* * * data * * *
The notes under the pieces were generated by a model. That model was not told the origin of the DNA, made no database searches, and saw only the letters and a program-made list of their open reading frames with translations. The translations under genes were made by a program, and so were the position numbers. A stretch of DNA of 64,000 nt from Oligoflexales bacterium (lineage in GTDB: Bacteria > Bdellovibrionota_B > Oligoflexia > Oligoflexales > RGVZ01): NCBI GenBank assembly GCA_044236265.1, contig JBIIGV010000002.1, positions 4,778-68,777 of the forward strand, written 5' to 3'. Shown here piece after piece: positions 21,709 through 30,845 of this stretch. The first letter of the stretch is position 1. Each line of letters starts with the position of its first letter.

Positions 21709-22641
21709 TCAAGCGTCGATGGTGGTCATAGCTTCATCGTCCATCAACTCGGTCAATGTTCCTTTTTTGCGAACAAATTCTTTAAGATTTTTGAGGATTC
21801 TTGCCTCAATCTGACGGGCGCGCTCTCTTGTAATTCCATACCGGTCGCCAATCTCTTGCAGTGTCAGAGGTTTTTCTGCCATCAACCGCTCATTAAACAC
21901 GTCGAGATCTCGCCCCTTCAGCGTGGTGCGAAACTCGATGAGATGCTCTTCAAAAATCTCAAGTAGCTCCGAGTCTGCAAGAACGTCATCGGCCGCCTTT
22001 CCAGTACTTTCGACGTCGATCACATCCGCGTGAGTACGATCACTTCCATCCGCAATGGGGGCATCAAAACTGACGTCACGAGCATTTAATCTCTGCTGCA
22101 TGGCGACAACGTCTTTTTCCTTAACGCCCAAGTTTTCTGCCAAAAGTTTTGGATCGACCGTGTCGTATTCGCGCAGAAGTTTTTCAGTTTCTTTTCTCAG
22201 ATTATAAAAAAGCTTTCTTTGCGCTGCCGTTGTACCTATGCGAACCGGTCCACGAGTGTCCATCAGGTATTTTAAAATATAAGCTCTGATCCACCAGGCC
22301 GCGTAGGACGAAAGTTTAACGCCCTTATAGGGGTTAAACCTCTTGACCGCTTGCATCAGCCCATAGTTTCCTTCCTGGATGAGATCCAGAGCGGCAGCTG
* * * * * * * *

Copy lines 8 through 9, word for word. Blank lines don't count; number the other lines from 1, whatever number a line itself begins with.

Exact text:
22201 ATTATAAAAAAGCTTTCTTTGCGCTGCCGTTGTACCTATGCGAACCGGTCCACGAGTGTCCATCAGGTATTTTAAAATATAAGCTCTGATCCACCAGGCC
22301 GCGTAGGACGAAAGTTTAACGCCCTTATAGGGGTTAAACCTCTTGACCGCTTGCATCAGCCCATAGTTTCCTTCCTGGATGAGATCCAGAGCGGCAGCTG